2021 Mazda 3 Prices, Reviews, and Pictures

Overview

We’re happy to forgive you if a 2021 Mazda 3 appears when you call your next Uber. Mazda is known for its mainstream-luxury crossover, especially in the Premium and Premium Plus trims. There are three four-cylinder engines available, along with all-wheel drive. With high-tech infotainment features and driver-assistant features, the 3 remains one of today’s most elegant and athletic compact cars. However, these features could increase the price of the 3 beyond what buyers in the segment will pay. This would give mainstream cars like the Toyota Corolla or Honda Civic an advantage.

What’s new for 2021?

Mazda has added two engines this year to the Mazda 3’s lineup, including a turbocharged 2.5 liter four-cylinder on the top trims. The base model comes with a 2.0-liter four-cylinder that is naturally aspirated. The 2021 model year will see some equipment changes between trims. The mid-range Preferred trim does not have navigation or SiriusXM satellite radio. However, it gains a power sunroof.

Pricing and Which One To Buy

Although the 3 hatchback looks great, its bulbous backside makes it difficult to see. We’d rather stick with the sedan. All-wheel drive is available for $1400 in most trims. You get standard features like heated front seats, a power-adjustable driver seat with memory settings, and heated rear seats when you choose the Preferred trim.

Engine, Transmission, & Performance

Mazda offers three four-cylinder engines, starting with the 2.0-liter base sedan. This engine produces 155 horsepower, and only comes with front-wheel drive. The optional all-wheel drive system can be activated by upgrading to the 2.5-liter four-cylinder with 186 horsepower. However, we are most impressed by the turbocharged 2.5-liter with 250 horsepower. A six-speed manual transmission is available for buyers who choose front-wheel drive. A six-speed automatic transmission is required for all-wheel drive systems. Although all three respond quickly to gas-pedal inputs each model is a little faster than the nonturbo ones. Although we have not yet tested the turbocharged engine, we expect significant improvements in performance. Both the sedan and hatchback feel composed on straight roads, and offer a smooth ride. The Mazda 3 retains the fun-to drive nature of its predecessor. We have praised it. It is well-balanced, has natural-feeling steering and offers a comfortable ride that doesn’t punish drivers when driving on rough roads.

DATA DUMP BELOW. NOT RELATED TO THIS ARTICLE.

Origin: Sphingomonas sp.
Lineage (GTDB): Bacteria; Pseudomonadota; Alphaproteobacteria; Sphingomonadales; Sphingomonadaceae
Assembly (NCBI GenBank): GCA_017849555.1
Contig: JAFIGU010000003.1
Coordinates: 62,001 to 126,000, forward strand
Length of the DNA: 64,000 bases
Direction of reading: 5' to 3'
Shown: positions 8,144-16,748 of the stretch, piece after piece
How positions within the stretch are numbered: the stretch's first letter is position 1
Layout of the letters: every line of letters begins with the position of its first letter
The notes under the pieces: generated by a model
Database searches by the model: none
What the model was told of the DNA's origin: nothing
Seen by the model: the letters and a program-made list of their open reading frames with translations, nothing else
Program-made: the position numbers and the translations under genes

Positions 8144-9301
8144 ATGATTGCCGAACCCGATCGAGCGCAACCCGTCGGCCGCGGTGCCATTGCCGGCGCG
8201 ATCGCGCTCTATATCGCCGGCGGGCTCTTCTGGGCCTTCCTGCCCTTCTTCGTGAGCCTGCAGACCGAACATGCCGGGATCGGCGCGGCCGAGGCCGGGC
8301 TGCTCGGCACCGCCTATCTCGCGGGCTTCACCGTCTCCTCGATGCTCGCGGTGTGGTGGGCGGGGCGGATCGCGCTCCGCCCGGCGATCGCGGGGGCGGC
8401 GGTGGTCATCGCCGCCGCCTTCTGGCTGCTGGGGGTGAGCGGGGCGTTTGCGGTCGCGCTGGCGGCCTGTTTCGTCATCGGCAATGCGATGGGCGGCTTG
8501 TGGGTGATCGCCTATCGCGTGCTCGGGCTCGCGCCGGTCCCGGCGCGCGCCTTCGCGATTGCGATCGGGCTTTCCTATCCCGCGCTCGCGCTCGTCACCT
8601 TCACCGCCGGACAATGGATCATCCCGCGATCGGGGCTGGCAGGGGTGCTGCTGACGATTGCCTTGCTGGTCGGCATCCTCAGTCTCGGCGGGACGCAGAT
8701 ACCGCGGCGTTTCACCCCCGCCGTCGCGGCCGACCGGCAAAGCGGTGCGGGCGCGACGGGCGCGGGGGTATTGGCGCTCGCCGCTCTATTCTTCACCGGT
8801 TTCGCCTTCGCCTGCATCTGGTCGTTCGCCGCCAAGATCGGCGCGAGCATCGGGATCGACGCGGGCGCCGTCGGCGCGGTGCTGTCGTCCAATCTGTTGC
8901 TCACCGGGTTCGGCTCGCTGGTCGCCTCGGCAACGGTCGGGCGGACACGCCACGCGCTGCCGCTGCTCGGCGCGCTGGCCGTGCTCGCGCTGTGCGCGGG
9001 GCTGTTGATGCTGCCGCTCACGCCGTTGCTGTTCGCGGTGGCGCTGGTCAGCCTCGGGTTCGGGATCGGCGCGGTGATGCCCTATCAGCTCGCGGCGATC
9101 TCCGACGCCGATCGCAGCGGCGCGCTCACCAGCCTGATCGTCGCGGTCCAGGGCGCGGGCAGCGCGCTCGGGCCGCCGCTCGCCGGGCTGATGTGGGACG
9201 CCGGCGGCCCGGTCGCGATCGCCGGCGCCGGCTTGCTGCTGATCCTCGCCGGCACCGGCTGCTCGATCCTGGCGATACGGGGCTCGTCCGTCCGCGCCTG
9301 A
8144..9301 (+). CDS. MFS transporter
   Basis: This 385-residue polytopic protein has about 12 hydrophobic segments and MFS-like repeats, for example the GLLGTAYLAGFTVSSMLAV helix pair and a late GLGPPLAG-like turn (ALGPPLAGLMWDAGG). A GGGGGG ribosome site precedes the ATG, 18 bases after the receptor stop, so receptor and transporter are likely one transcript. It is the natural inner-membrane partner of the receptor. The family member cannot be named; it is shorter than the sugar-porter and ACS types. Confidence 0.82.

Fuel Economy and Real World MPG

The base 2.0-liter four cylinder Mazda 3 sedan is the most efficient. It has ratings of 28 mpg in the city and 36 mpg on the highway. However, upgrading to the 2.5-liter nonturbo engine will bring those numbers down to 26 mpg and 35 mpg respectively. With ratings of 23 mpg in the city and 31 highway, the turbocharged hatchback model equipped with all-wheel drive is least efficient. On our 200-mile highway fuel economy route, we tested an automatic-equipped sedan with all-wheel drive and the nonturbo 2.5 liter engine. It achieved an impressive 41 mpg. A similar-equipped hatchback was also tested, and it returned a remarkable 41 mpg on our 200-mile highway fuel-economy route. The front-drive stickshift 3 returned 38 MPG, which is three more than the estimated.

Interior, Comfort, & Cargo

Mazda carefully designed the Mazda 3’s cabin using premium materials. You can customize either body style with a variety of features, but the best are tied to the trim-level hierarchy. The highest trims have the best features, such as heated front seats and a head-up display. The 3 sedan and the hatchback still have supportive seats and comfortable passengers. The two-box hatchback has the worst rear visibility of all compact hatchbacks, due to its curvaceous design that prioritizes sightlines over views. The interior cubby storage in the sedan is sufficient, but it has six more carry-on bags than the hatch, making it the best choice for those looking for maximum cargo space. With the back seat folded, both cars could hold 16 bags.

Connectivity and Infotainment

Standard 8.8 inch infotainment displays are available. The display looks larger than it actually is thanks to the well-designed bezel, which floats between two cushion-like dash pads. It is simple to use, and can be controlled by a console-mounted knob. Apple CarPlay and Android Auto capabilities will require that you purchase the highest-end model. The Bose 12-speaker audio system and SiriusXM satellite broadcast radio are only available on the top two models.

See also  2021 Mazda 6 Prices, Reviews, and Pictures

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